The afternoon was not any more productive than the morning. He tried to focus on conversations around him, somewhat hopeful. He had barely produced a couple lines when he felt the winter sun setting and streaming in through the building. It cast long shadows on the gray carpet. He saw there were no shadows from the gun.
He heard the office beginning to empty and Ana saying bye, wishing him a good weekend. The lights began flickering off, starting from the farther corners. In the dim space, his monitor screen blared off-white, as if tired and ready to retire for the upcoming night.
He paced next to the large glass window. Gray, concrete walls lined the bleary view outside. He could hear the whir of the heaters, pouting here and there as they readied to take a break.
Then he stopped, mid step, realizing where his hand was. It was as though there was some sort of magnet in his finger. Chills ran down his neck as his fingers began to dance inside the loop of the trigger. He swallowed.
His nail tapped the underside the metallic shaft, and suddenly it was as though the world had been put on mute. He heard every inaudible squelch his sweaty palm made against the smooth rubber. He felt the heart beating rapidly. Under the rhythm began a miniature dance between the gun and he.
His phone vibrated in his pocket, ending the thrill of it all. He picked it up, recognizing the familiar number. He took a deep breath.
His mother spoke as she always did, every day. She began nagging about how he needed to work harder, to try harder to get a girlfriend or maybe a wife. She began talking about her friend’s sons and daughters, about their glorious lives that he had heard her talking about for however many times before. She spoke of one day having grandchildren of her own. She was about to get to the part about the next promotion when he yelled at her to stop. Except, he didn’t stop at just that. He told her she was full of shit. He told her he was trying, that he deserved more respect. He told her he was tired.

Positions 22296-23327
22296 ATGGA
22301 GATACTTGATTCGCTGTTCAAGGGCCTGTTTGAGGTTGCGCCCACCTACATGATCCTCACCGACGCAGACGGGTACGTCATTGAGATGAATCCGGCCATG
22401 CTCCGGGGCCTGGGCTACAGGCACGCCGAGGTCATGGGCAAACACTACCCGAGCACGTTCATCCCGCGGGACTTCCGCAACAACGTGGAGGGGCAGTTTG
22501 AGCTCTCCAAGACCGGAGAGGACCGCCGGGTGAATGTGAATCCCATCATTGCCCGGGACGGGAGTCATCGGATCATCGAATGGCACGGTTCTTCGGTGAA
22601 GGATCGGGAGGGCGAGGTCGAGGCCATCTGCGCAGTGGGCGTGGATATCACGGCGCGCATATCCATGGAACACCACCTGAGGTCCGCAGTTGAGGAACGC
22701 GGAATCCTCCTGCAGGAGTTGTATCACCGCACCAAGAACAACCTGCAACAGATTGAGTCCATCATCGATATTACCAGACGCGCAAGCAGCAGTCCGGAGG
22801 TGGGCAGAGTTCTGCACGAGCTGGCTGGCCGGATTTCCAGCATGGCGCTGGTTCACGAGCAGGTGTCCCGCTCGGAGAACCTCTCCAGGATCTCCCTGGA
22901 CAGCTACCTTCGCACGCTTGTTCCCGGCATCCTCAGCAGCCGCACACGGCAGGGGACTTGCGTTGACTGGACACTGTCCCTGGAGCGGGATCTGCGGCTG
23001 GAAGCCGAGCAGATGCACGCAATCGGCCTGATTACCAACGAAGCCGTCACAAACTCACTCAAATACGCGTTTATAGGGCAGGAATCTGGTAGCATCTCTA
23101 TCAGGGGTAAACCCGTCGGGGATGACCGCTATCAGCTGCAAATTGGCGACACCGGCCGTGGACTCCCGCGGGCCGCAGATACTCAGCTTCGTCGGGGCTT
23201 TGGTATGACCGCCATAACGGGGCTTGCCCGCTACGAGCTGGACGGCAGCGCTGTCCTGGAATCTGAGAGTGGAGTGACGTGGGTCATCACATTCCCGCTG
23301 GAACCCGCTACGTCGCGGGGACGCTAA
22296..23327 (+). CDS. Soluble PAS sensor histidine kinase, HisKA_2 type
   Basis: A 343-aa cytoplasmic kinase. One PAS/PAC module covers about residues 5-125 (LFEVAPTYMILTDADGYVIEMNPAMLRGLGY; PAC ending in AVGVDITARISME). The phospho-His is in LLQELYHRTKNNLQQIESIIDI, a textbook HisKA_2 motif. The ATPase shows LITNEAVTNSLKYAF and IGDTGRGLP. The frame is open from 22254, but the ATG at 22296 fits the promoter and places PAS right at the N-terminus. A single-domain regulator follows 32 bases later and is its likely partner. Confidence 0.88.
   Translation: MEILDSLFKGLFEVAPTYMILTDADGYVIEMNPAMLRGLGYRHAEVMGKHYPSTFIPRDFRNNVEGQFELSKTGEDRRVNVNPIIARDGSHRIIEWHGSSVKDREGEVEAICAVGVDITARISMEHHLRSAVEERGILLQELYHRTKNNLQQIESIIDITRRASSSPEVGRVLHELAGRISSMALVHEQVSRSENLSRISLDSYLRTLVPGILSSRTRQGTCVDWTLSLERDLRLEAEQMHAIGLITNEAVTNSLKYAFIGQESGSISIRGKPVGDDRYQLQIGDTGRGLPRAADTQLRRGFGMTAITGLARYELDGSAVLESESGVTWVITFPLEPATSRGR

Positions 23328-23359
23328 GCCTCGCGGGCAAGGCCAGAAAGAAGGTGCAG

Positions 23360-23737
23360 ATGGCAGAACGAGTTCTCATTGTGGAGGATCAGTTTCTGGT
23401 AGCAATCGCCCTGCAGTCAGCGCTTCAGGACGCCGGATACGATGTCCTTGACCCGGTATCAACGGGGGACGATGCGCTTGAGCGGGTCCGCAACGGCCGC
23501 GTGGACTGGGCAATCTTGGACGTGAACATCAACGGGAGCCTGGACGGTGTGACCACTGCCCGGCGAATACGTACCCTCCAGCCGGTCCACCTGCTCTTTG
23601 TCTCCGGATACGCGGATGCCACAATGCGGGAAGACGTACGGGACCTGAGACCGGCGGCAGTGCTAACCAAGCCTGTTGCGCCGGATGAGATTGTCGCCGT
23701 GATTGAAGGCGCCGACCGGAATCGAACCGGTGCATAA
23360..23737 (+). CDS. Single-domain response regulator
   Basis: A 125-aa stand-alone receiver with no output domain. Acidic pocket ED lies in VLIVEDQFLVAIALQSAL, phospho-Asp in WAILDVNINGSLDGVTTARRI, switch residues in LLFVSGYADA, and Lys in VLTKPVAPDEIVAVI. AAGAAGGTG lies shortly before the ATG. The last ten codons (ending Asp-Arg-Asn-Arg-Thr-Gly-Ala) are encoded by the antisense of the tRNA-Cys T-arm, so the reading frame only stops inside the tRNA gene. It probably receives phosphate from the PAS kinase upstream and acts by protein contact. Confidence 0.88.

Click. The phone screen told him the other side had hung up.
He threw his phone on the ground, then he threw his face into the clammy left hand. His face flushed red.
A few moments passed, and his fingers reached to find those gentle curves once again. They glided up and down, the stone cold barrel electrifying. They stopped, locking down into position. His face hardened. The monitor went into screensaver mode. Cars honked weakly in the city outside. Someone screamed about Friday.
The world silenced once again. His face contorted.
The phone buzzed. He opened his clenched eyes and stared. He reached down to grab it, his right index finger still pulling hard. He just barely lowered his hand and took the call. He heard a brief sigh, then —
a gun shot. It was deafening. A high pitched shriek rang between his ears.
He felt for his face. A tear slid down his right cheek when he found it, still in tact. He wiped it away, only to find it was growing into a steady stream.
His knees collapsed. He sobbed. The phone showed his mother’s photo, a hearty woman in front of the kitchen, taken right before the Thanksgiving feast. Hands shaking, he dialed. No answer. His sobs grew louder.
He looked up. The glossy window reflection showed no more gun. Instead, there sat a man whose face was half blown away, a single eye searching for the other. Screaming in bursts, he scrambled back to his feet, head clenched tightly. He pressed his face against the icy glass.
He saw people. People holding hands, people crossing streets, people laughing. He saw people sitting in the darker corners, people occupied by phones, people living in other worlds. People were talking, people were driving, people were eating and drinking. Alive — every single person he saw was alive.
On Monday, Ana walked in and screamed. The police report stated suicide, caused by a single bullet, straight in through the right temple. No gun was found on the site of death.
At the funeral, one elderly, plump lady cried her heart out. She gave a eulogy. Her voice choked at every other word, breathy and held back. She could make out just one sentence about how he had been there every day to pick up her call, how they had been the greatest of gifts and most precious of moments in her life.